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verb (used with object), com·mu·ni·cat·ed, com·mu·ni·cat·ing.
  1. to impart knowledge of; make known: to communicate information; to communicate one's happiness.
  2. to give to another; impart; transmit: to communicate a disease.
  3. to administer the Eucharist to.
  4. Archaic. to share in or partake of.
verb (used without object), com·mu·ni·cat·ed, com·mu·ni·cat·ing.
  1. to give or interchange thoughts, feelings, information, or the like, by writing, speaking, etc.: They communicate with each other every day.
  2. to express thoughts, feelings, or information easily or effectively.
  3. to be joined or connected: The rooms communicated by means of a hallway.
  4. to partake of the Eucharist.
  5. Obsolete. to take part or participate.

Origin of communicate

1520–30; < Latin commūnicātus, past participle of commūnicāre to impart, make common, equivalent to commūn(is) common + -icāre v. suffix
Related formsnon·com·mu·ni·cat·ing, adjectiveo·ver·com·mu·ni·cate, verb, o·ver·com·mu·ni·cat·ed, o·ver·com·mu·ni·cat·ing.pre·com·mu·ni·cate, verb, pre·com·mu·ni·cat·ed, pre·com·mu·ni·cat·ing.un·com·mu·ni·cat·ing, adjectivewell-com·mu·ni·cat·ed, adjective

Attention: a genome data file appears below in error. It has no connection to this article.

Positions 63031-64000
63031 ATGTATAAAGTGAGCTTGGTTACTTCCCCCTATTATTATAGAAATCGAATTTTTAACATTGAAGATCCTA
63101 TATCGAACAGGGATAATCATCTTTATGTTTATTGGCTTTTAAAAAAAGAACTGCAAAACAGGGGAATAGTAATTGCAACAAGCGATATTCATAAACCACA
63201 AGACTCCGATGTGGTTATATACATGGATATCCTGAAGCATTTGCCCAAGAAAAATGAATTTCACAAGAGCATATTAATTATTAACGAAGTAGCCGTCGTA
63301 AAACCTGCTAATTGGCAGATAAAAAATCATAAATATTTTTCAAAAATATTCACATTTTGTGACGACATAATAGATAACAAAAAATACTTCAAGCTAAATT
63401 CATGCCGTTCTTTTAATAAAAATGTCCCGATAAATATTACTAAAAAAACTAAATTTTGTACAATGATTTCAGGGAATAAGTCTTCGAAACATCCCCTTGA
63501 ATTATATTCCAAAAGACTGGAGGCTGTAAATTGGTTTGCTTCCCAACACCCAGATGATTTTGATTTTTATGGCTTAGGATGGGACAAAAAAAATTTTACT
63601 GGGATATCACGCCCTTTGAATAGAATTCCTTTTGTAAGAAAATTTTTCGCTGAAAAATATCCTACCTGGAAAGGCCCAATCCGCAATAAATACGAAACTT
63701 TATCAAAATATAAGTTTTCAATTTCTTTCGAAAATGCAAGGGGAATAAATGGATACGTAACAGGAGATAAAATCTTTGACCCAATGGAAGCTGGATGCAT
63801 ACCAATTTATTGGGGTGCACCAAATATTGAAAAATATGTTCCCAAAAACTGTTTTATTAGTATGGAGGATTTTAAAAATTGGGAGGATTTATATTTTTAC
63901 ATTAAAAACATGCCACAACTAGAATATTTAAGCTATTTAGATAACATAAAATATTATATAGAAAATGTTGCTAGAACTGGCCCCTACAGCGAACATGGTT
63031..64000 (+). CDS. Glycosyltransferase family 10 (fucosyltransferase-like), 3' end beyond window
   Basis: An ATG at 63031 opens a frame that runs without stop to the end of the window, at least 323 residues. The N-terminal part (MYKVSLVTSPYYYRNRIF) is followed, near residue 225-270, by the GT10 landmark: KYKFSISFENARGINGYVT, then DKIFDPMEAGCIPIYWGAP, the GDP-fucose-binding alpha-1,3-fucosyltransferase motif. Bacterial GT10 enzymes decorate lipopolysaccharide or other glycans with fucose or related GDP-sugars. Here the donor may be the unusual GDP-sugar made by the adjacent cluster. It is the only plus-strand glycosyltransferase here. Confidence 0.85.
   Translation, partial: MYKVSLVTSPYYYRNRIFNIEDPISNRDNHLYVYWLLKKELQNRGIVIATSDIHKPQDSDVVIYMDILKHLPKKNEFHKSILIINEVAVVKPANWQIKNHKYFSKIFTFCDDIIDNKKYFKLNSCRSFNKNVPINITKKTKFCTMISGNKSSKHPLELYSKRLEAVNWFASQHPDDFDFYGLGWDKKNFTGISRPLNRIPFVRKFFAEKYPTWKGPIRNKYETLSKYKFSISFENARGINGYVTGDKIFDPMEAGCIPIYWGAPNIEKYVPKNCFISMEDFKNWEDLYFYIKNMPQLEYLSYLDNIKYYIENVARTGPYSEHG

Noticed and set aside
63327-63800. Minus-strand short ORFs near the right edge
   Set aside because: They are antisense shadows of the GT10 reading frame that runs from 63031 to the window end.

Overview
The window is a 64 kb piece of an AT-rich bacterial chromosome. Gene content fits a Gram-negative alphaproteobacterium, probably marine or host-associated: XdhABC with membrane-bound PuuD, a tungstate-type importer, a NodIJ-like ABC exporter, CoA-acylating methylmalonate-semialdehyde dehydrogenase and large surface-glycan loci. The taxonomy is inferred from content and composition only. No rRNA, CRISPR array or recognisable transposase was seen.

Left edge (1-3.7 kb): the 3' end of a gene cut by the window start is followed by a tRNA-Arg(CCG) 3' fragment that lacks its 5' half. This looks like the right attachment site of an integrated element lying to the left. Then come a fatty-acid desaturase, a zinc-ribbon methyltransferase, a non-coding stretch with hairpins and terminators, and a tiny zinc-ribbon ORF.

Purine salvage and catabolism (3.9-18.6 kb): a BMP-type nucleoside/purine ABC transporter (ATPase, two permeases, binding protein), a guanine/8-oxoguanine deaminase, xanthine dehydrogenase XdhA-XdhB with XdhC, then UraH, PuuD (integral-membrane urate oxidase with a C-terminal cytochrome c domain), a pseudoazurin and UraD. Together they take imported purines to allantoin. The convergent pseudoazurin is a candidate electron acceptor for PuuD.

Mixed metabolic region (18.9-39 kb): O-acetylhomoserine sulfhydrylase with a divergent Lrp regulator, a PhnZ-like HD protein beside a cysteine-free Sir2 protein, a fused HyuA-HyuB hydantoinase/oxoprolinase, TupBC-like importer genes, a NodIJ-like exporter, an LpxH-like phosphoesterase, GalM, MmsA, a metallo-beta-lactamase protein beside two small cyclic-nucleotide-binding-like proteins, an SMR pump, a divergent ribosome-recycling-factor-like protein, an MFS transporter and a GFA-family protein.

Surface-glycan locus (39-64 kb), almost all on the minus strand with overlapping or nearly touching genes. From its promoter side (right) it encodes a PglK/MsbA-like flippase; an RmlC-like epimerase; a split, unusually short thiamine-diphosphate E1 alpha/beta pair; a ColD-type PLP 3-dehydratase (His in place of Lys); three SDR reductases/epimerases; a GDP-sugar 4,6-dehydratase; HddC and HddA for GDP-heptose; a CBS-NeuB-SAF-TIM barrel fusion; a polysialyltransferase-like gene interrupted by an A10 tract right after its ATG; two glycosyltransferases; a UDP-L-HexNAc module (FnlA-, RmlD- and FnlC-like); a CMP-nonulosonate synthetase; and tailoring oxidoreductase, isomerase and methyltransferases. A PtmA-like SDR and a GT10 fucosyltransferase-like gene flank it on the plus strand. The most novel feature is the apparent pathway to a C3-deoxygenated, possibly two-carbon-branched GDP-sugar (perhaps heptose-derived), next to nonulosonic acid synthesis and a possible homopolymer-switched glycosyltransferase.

Synonyms for communicate

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Synonym study

1. Communicate, impart denote giving to a person or thing a part or share of something, now usually something immaterial, as knowledge, thoughts, hopes, qualities, or properties. Communicate, the more common word, implies often an indirect or gradual transmission: to communicate information by means of letters, telegrams, etc.; to communicate one's wishes to someone else. Impart usually implies directness of action: to impart information.

Antonyms for communicate Unabridged Based on the Random House Unabridged Dictionary, © Random House, Inc. 2018

Examples from the Web for communicating

Contemporary Examples of communicating

Historical Examples of communicating

British Dictionary definitions for communicating


  1. making or having a direct connection from one room to anotherthe suite is made up of three communicating rooms


  1. to impart (knowledge) or exchange (thoughts, feelings, or ideas) by speech, writing, gestures, etc
  2. (tr usually foll by to) to allow (a feeling, emotion, etc) to be sensed (by), willingly or unwillingly; transmit (to)the dog communicated his fear to the other animals
  3. (intr) to have a sympathetic mutual understanding
  4. (intr usually foll by with) to make or have a connecting passage or route; connect
  5. (tr) to transmit (a disease); infect
  6. (intr) Christianity to receive or administer Communion
Derived Formscommunicator, nouncommunicatory, adjective

Word Origin for communicate

C16: from Latin commūnicāre to share, from commūnis common
Collins English Dictionary - Complete & Unabridged 2012 Digital Edition © William Collins Sons & Co. Ltd. 1979, 1986 © HarperCollins Publishers 1998, 2000, 2003, 2005, 2006, 2007, 2009, 2012

Word Origin and History for communicating



1520s, "to impart" (information, etc.), from Latin communicatus, past participle of communicare "impart, inform" (see communication). Meaning "to share, transmit" (diseases, etc.) is from 1530s. Related: Communicated; communicating.

Online Etymology Dictionary, © 2010 Douglas Harper